Coast to Crest trail leaps closer to reality

Survey Escondido's new Mule Hill/San Pasqual Trail on foot, by bike, or on horseback

With the opening of the ten-mile-long Mule Hill/San Pasqual Trail outside Escondido in June 2002, the projected Coast-to-Crest Trail leaped closer to reality. The coast-to-crest route, designed for hiking, biking, and equestrian travel, will eventually stretch about 55 miles through lands administered by the San Dieguito River Park --all the way from San Dieguito Lagoon in Del Mar to the crest of the Volcan Mountains near Julian. The newly opened segment joins an existing piece of trail along the north shore of Lake Hodges to make 17 miles of uninterrupted multi-use pathway.

Several dozen travelers managed to finish the entire ten-mile Mule Hill/San Pasqual Trail under the bright midday sunshine of the grand opening day, June 1. With crisp air and mellower sunlight, the next few weeks should be a much better time for a trek of this nature.

To reach the west end of the trail, exit I-15 onto eastbound Via Rancho Parkway and turn right (south) at the first traffic signal, Sunset Drive. You'll pass a livery, with horses for rent, along the short way out to the trailhead parking lot at the end of Sunset Drive.

The first 1.3 miles of eastbound trail, smooth and gently graded enough for wheelchairs, guides travelers around a currently dry arm of Lake Hodges toward the base of Mule Hill, where an important military engagement took place in 1846. Plenty of explanatory signage has been installed along this first, well-traveled segment of the trail.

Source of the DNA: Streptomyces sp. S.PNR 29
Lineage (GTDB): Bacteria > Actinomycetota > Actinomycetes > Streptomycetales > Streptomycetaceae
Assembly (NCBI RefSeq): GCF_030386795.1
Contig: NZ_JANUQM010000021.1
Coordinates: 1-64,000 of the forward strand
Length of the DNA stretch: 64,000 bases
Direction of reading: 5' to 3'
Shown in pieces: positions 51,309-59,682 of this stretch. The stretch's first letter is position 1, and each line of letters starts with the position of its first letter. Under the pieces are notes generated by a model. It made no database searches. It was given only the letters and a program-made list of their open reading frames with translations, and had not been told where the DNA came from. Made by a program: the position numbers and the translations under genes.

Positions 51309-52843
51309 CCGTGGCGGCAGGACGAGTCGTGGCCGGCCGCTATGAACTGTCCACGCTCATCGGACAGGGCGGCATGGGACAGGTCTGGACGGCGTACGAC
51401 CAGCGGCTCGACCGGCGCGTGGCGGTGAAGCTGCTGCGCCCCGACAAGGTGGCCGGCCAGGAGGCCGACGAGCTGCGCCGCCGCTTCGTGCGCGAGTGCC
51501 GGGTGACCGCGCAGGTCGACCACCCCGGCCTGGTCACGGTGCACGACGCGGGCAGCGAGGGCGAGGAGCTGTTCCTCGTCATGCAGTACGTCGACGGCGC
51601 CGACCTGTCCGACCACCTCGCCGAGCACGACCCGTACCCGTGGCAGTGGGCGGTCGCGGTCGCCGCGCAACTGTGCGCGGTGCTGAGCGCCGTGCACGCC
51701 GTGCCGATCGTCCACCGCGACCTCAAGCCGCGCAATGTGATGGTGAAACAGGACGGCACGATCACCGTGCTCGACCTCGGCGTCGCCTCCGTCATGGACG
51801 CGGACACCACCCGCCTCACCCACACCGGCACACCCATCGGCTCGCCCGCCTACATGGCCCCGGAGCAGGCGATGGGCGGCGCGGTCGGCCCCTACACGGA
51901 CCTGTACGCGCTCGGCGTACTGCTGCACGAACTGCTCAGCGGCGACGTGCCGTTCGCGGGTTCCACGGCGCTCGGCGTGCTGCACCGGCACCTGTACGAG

Beyond the large interpretive display at Mule Hill, the trail stretches nearly nine miles through the San Pasqual Valley Agricultural Preserve, which encompasses most of that valley's 11,000 acres. Oaks and sycamores dot the flood plain ahead, but mostly in the miles ahead there are less interesting passages along the margins of cultivated fields and stretches that parallel rural roads. In this hiker's opinion, the trail can get tedious for those on foot, who may require four or more hours for the one-way journey; better for horses, who finish in two or three hours; and superb for the speediest of all travelers -- mountain bikers.

All ascents and descents are gradual, except at the midpoint of the ten-mile route, where the trail curls up a slope called Raptor Ridge, abruptly gaining and losing 300 feet of elevation. Mountain bikers will find this one section to be somewhat technical, while hikers will appreciate the change of pace -- not to mention the wide-field panorama of the valley below.

The trail currently ends at a parking area near the intersection of Bandy Canyon Road and Highway 78. Future extensions east will allow travelers to continue up the narrowing valley toward the remote Pamo Valley north of Ramona, then past Lake Sutherland and Santa Ysabel, and finally up into the mile-high Volcan Mountains.

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